About the Program
G.R.O.W. values an evidence-informed, person-centred and goal-oriented approach to supporting life skills development. Using an assets-focused lens, the program seeks to capitalize and build upon the existing strengths, interests and abilities of our participants. In addition to an emphasis on pursuing individual, self-identified goals, participants engage in experience-focused learning in the following modules.
Participants have the opportunity to gain experience, knowledge and skills in day-to-day community living activities including cooking, cleaning, laundry, home management, money management, and safety in the living space. Participants are supported in developing and maintaining personal schedules to gain experience in managing the demands and responsibilities of adult life. Depending on the individual, other areas of focus may include building foundational skills in self-determination (e.g. exercising choice, voicing opinions, making decisions), self-regulation, everyday problem-solving, and self-advocacy.
The program offers a small group environment in which participants have the opportunity to build social skills including interpersonal problem solving, communication, and managing boundaries and relationships. Emphasis is placed on the situatedness of social learning and a problem-solving rather than rule-based approach to skill development is favoured. Participants are supported in building social connections and a sense of community.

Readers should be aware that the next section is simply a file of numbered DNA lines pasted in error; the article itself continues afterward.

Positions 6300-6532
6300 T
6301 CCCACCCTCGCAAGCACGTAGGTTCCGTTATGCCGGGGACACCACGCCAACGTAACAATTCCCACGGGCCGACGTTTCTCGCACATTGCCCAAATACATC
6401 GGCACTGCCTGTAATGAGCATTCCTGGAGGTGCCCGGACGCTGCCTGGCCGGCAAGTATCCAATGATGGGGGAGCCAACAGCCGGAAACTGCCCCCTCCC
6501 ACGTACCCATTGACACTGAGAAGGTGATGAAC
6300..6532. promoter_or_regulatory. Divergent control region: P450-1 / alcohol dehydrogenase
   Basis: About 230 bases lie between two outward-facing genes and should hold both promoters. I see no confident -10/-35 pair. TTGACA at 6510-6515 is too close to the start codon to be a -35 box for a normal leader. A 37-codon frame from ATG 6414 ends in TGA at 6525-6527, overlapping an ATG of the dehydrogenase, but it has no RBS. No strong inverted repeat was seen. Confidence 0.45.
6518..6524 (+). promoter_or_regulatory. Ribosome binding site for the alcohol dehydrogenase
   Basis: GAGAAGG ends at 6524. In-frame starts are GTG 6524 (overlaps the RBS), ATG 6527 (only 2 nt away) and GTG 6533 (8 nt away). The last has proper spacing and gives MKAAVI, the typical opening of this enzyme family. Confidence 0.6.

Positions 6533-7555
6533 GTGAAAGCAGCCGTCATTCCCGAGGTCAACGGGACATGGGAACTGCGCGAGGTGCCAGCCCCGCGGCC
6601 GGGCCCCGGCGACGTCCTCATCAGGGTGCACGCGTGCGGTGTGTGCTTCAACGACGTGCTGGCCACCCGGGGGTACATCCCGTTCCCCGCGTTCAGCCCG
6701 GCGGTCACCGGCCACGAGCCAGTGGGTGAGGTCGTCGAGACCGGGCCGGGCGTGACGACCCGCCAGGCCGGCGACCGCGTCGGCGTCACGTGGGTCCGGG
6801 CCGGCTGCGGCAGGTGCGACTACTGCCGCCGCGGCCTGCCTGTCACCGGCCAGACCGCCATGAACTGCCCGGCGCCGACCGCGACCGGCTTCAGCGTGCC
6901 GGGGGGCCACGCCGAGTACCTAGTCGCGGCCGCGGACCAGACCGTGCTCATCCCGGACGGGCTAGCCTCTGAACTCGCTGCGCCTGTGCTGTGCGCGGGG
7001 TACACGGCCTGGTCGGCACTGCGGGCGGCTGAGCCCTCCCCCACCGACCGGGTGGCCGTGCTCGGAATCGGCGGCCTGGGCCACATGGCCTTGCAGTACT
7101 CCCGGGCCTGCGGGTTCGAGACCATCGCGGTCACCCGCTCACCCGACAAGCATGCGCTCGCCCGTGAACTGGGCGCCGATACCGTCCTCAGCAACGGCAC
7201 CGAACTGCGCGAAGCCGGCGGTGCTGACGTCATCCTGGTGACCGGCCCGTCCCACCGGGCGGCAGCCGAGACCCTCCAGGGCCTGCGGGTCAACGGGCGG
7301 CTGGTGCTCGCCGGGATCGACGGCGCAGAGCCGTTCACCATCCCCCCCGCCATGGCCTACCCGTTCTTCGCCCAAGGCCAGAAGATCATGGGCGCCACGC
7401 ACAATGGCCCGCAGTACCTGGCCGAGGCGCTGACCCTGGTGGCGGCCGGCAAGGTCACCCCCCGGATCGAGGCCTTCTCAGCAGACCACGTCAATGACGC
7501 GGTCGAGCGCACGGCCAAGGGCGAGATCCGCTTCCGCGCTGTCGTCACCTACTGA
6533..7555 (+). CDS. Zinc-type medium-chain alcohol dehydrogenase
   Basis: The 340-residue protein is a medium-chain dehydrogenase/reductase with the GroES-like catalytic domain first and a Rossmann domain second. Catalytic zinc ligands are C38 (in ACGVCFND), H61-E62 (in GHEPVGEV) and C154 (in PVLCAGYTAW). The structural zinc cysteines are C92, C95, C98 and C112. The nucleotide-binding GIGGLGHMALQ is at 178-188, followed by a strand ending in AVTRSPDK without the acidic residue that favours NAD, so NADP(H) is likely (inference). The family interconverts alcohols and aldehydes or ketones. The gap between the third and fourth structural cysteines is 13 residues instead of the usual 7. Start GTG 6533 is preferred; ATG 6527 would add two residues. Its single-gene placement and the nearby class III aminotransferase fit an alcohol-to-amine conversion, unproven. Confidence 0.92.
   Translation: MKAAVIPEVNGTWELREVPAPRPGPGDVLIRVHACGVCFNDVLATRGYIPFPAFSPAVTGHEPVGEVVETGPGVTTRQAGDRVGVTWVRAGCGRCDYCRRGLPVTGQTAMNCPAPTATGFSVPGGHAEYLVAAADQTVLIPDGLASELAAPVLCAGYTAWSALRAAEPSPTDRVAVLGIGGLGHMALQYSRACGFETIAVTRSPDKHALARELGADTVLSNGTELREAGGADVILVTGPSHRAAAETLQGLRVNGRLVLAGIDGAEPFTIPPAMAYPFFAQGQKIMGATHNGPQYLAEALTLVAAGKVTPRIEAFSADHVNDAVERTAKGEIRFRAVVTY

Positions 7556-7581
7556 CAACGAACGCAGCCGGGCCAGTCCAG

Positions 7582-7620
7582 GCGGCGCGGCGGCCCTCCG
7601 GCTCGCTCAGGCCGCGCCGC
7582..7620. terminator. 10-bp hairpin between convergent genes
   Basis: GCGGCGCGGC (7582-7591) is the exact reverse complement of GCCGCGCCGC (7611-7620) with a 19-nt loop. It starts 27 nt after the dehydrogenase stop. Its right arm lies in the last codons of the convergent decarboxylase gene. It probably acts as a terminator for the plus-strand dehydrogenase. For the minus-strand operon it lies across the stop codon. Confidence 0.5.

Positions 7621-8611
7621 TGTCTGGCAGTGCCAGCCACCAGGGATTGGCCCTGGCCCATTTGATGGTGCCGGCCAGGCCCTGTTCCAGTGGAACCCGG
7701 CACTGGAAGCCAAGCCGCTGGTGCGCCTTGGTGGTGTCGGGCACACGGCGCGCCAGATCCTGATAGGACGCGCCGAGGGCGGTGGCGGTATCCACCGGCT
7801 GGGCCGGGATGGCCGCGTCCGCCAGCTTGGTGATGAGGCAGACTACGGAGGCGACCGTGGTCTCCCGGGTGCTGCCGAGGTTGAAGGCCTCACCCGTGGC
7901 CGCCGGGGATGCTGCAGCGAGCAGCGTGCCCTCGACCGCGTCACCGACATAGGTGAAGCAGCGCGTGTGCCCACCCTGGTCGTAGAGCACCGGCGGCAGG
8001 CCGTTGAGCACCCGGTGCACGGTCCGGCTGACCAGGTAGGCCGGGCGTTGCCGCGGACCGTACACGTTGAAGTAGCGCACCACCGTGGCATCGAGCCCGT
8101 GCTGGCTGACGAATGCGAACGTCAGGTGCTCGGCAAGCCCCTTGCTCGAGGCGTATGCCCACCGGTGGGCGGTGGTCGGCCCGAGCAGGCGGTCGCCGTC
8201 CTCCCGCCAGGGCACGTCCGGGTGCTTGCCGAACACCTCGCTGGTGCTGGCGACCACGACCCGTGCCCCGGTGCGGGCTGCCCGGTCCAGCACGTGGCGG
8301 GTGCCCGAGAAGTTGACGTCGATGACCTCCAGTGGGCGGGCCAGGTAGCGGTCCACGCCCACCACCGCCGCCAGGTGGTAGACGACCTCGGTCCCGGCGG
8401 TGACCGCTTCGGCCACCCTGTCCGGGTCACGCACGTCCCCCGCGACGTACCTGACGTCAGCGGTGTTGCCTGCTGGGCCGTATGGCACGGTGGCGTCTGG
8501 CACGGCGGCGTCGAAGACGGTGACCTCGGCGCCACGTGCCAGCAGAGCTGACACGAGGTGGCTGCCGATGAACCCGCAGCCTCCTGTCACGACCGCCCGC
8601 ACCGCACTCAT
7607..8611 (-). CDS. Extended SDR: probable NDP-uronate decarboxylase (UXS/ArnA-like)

Health and Healthy Living
Participants explore and establish healthy lifestyle habits and routines and are supported in overcoming environmental barriers to health and wellbeing. Personal goals in this area may be related to physical activity, personal hygiene and self-care, managing stress, anxiety or low mood, as well as other more safety-oriented independent community living skills such as evaluating personal health status and learning basic first aid in the living space.
Participants have the opportunity to explore and identify leisure interests and to build skills and experience in recreation through self-directed engagement in a variety of activities. Community mobility skills may be a learning focus such as using the city bus or navigating pedestrian routes. Participants plan and participate in a variety of community outings such as swimming, group fitness, yoga, arts, sports, and community classroom events among others.
Depending on the individual, vocational skills learning may include anything from pre-vocational skills development (e.g. identifying vocational interests, social expectations in the workplace) to establishing and maintaining work or volunteer placements in diverse community spaces.